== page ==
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Supply chain risks: The best and worst countries

When it comes to "offshoring," some foreign shores are better than others.

Workers load packages of corn flour at a distribution center of food company 'Empresas Polar' in Maracay, Venezuela.
Frederico Parra | AFP | Getty Images

FM Global, a Rhode Island-based mutual insurance firm, released an annual study Tuesday outlining which countries are best — and worst — at hosting companies' supply chains, which are the links that take a product from natural resource through production and ultimately to the consumer.

The study weighs a number of factors, including a country's per-capita GDP, infrastructure and exposure to natural hazards.

Venezuela is the worst country for supply chains for a second straight year, as the Latin American nation faces "extensive corruption, perceived low quality in local suppliers and poor infrastructure," the study said. Venezuela also contends with skyrocketing inflation and a collapse the price of oil, which is the country's most important commodity.

Three other Latin American countries joined Venezuela among the worst countries for supply chains: The Dominican Republic, Honduras and Nicaragua.

The Dominican Republic suffers from a poor geographic location that's vulnerable to natural hazards, and "it scores at the very bottom on how it manages natural hazards," said Bret Ahnell, executive vice president at FM Global.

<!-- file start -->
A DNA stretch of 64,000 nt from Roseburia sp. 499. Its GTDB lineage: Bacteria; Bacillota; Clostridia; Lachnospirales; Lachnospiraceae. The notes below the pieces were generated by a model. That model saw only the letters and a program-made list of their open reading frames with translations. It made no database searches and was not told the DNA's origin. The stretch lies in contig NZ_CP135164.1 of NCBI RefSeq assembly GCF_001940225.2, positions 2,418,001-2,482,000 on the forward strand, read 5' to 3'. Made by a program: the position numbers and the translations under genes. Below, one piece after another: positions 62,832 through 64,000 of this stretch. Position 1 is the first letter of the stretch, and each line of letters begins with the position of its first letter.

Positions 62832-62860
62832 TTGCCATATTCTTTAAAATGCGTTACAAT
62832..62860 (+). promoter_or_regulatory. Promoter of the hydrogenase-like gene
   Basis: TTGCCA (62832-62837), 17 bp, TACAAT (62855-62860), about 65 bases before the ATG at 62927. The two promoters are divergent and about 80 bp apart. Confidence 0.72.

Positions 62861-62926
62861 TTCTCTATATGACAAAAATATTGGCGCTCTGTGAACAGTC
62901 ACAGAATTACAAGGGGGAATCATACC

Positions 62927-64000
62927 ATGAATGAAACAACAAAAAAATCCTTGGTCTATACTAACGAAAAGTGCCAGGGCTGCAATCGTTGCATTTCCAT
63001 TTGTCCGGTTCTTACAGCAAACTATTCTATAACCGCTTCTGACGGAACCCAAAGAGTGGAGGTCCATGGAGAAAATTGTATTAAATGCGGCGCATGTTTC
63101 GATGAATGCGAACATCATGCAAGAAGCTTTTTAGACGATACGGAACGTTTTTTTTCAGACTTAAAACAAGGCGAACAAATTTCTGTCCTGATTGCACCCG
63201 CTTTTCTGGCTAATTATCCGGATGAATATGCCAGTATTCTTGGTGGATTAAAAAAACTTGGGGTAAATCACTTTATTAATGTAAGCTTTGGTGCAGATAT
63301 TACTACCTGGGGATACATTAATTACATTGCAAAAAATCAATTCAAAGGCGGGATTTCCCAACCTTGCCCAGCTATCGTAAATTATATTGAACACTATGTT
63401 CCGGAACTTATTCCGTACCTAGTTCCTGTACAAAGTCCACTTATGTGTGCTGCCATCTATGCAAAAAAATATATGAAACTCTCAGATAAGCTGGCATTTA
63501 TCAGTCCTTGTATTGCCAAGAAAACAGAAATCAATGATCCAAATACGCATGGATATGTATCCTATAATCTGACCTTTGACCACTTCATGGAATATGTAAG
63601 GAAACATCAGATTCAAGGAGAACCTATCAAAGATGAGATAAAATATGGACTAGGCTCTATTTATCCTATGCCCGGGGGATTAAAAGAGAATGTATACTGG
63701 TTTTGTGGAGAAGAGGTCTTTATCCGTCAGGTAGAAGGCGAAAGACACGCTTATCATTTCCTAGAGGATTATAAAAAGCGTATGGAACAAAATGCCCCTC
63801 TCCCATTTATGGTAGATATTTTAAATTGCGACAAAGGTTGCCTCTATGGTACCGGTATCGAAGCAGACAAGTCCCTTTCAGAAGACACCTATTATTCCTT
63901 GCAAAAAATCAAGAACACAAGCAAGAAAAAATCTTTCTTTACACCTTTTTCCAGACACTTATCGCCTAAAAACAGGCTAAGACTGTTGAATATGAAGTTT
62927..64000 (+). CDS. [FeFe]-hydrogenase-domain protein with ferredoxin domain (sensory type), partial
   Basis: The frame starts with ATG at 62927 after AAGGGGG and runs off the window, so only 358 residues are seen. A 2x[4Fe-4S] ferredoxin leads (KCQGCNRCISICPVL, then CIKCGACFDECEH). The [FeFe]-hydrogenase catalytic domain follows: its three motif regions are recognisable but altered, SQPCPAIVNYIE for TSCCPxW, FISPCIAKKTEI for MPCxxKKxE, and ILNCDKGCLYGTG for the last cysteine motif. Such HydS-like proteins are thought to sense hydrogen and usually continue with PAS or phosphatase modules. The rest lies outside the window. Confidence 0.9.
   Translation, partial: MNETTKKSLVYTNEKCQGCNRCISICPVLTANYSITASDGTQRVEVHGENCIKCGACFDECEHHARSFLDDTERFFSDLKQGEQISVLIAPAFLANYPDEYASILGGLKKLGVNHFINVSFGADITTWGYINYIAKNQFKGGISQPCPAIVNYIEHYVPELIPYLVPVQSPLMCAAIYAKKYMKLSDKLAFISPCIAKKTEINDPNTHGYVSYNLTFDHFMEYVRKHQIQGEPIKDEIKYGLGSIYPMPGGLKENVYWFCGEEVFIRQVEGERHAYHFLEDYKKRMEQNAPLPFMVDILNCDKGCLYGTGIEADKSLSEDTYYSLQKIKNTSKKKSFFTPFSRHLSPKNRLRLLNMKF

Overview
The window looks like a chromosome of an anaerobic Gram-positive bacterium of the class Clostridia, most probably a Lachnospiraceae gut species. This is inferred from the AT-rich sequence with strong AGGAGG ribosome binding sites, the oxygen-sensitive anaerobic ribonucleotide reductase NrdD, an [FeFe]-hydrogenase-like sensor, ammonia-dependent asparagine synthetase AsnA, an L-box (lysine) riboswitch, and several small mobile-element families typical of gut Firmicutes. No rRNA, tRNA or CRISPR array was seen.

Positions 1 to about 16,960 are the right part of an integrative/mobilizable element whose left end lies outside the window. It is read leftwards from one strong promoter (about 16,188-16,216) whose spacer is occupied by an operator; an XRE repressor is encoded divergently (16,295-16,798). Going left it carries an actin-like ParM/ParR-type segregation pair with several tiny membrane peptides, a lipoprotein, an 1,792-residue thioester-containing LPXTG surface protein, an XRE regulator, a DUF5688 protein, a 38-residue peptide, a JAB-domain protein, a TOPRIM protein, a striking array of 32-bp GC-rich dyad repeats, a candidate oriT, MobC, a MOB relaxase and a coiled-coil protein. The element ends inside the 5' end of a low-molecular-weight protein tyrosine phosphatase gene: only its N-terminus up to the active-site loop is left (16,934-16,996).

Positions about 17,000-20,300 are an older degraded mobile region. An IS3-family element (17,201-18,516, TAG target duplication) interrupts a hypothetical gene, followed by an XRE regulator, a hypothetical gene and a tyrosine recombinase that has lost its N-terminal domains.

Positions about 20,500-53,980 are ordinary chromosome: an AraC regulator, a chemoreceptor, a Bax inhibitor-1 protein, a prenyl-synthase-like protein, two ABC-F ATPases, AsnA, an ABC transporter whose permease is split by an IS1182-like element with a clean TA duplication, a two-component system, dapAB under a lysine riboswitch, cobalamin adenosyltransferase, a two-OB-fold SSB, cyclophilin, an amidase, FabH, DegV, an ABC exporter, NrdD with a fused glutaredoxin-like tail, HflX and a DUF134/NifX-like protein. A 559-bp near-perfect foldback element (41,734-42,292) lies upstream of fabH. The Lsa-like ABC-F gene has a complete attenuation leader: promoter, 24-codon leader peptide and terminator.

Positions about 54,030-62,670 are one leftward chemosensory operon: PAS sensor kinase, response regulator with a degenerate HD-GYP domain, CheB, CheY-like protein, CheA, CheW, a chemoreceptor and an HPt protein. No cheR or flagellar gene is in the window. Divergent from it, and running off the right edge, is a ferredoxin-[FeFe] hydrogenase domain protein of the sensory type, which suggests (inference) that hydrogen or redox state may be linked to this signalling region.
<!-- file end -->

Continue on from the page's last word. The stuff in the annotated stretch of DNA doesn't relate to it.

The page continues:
"You can't change where a country is located, but you can control how you prepare to deal with these hazards," Ahnell said.

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In terms of the best countries, Switzerland overtook Norway as the top nation for supply chains. Last year, Norway and Switzerland finished first and second, respectively.

"Both countries can be viewed as world-class," Ahnell said. "The one primary reason for why both countries swapped spots was the fall in oil prices," which impacted Norway's GDP.

Eight European countries made up the report's top 10, with the U.S.' Midwest region and Canada the only outliers.

In US, the Midwest is king

FM Global's study divides the United States into three large regions: East Coast, West Coast and Midwest.

The Midwest region was the highest-ranking region, coming in at seventh, while the East and West coasts ranked 11th and 21st, respectively. The Midwest "is subject to a variety of natural hazards, but with less exposure than states in the east or west of the country," the research said.

The study, which also divides China into three regions, ranked those areas 57th, 63rd and 66th globally.

Mexico ranked 65th in the study.